SNUH to self-produce CAR-T treatment of pediatric leukemia

Seoul National University Hospital (SNUH) said regulatory authorities have approved the hospital’s clinical research plan for CAR-T treatment for acute lymphoblastic leukemia in children and adolescents.

Seoul National University Hospital has begun research to produce CAR-T treatment as a new treatment option for pediatric leukemia patients.

The approval comes eight months after the hospital submitted such clinical trial plans in April. It is also the first time that regulators have given the green light to produce and conduct clinical research on a proprietary CAR-T treatment for a Korean hospital.

The hospital said it plans to initiate a large-scale clinical trial targeting young patients with relapsed and refractory acute lymphoblastic leukemia.

Treatment outcome for acute lymphoblastic leukemia in children and adolescents has steadily improved, but outcomes are still poor in relapsed or refractory patients, SNUH said. Some global pharmaceutical companies have developed Chimeric antigen receptor-T (CAR-T) treatments to provide such patients with a better treatment option.

CAR-T treatment shows a different treatment method than existing drugs. Unlike conventional pharmaceuticals, CAR-T collects T cells in a patient’s white blood cells in a hospital and then freezes them and sends them to a manufacturing facility. After expressing the chimeric antigen receptor (CAR) that recognizes cancer cells in T cells, the facility grows the cells and sends them back to the hospital.

The treatment has recently attracted attention as a breakthrough in finding only cancer cells and precisely targeting them while minimizing damage to normal cells in the body.

Novartis Korea recently received approval for Kymriah, the CAR-T treatment, from the Ministry of Food and Drug Safety and plans to introduce the drug soon. However, the first CAR-T treatment in Korea is likely to become the most expensive drug approved in the country, with a price tag of 500 million won ($440,683), making it difficult for patients to access

Therefore, some doctors have expressed concern about the drug’s high price tag, stressing that the drug would burden the country with significantly higher expenditures than before since the number of patients is not small.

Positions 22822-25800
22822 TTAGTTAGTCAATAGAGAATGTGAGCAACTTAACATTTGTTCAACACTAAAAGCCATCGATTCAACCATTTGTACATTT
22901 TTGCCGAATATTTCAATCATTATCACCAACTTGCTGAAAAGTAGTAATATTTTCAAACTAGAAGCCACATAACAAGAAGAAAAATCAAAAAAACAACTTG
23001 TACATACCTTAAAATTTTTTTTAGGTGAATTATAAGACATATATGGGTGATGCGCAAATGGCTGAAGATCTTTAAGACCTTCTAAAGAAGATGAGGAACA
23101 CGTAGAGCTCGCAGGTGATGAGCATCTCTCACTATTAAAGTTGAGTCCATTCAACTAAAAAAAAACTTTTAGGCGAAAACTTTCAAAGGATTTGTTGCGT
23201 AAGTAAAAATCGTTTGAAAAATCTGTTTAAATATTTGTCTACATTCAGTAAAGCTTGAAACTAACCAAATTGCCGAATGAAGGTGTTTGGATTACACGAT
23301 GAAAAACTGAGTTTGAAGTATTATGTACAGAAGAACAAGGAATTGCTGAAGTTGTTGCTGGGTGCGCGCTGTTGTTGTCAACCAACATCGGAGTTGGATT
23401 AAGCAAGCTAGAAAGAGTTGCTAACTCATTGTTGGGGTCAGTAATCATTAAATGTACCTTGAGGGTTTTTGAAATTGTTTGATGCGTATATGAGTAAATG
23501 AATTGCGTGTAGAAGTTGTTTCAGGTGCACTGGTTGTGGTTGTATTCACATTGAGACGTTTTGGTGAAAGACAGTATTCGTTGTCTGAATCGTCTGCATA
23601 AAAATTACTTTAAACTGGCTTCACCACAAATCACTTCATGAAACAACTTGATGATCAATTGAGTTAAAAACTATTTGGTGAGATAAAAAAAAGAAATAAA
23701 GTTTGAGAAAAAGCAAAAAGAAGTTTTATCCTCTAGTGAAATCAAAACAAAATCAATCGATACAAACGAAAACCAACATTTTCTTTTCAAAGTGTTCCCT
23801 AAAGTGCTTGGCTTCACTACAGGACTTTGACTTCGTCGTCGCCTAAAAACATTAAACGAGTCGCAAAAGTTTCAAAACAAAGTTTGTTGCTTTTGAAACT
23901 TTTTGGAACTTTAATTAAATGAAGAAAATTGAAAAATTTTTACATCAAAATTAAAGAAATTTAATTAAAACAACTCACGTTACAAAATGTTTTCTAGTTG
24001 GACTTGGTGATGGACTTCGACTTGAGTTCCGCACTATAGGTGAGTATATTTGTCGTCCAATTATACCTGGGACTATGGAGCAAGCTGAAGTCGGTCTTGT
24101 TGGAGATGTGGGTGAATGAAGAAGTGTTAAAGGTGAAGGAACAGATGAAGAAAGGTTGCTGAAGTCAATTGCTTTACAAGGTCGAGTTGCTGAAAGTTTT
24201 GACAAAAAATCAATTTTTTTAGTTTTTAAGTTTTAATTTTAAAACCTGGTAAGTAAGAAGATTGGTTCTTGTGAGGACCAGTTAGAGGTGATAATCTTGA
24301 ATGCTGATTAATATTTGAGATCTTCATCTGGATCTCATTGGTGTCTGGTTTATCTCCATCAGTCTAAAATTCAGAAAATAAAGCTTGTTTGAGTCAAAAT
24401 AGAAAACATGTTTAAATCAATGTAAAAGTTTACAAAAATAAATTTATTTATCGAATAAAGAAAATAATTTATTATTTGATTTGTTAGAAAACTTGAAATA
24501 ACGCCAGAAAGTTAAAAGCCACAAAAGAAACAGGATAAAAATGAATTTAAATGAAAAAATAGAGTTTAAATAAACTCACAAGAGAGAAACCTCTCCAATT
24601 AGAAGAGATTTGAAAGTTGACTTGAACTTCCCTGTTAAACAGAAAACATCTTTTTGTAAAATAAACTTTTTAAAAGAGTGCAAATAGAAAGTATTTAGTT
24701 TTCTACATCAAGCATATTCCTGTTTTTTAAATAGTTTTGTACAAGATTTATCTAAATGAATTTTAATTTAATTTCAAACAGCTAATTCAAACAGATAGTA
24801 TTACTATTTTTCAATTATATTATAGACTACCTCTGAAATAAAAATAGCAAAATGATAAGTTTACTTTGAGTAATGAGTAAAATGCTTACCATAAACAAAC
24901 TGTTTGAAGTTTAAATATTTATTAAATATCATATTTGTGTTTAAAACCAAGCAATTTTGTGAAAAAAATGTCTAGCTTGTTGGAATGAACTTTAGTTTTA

However, under SNUH’s clinical trial plans, patients get the treatment for free.

The hospital also stressed that it would drastically reduce production time.

While the existing CAR-T treatment took an average of three weeks before the patient’s T cells were sent abroad for proliferation and returned to them for reinjection, this can reduce the production time to 12 days as the hospital manufactures the treatments . House.

The hospital expects children with acute lymphoblastic leukemia, who struggle with time, to be treated quickly.

“I am pleased that regulators have approved the research plan after much deliberation,” said Professor Kang Hyung-jin of the Department of Pediatrics. “Because it was the first study of its kind in Korea, it took a long time to get approval, and I feel sorry for the kids who couldn’t get treatment in the meantime.”

The hospital hopes this study will provide hope for children with childhood and adolescent leukemia in Korea who have not received CAR-T treatment because of the cost, Kang added.

The hospital also plans to establish the so-called CAR-T development one-stop system through this study by integrating the processes of the preclinical laboratory, good manufacturing practice (GMP) manufacturing plant and clinical research center in the hospital. unite, and develop CAR. -T treatment for other diseases as well.

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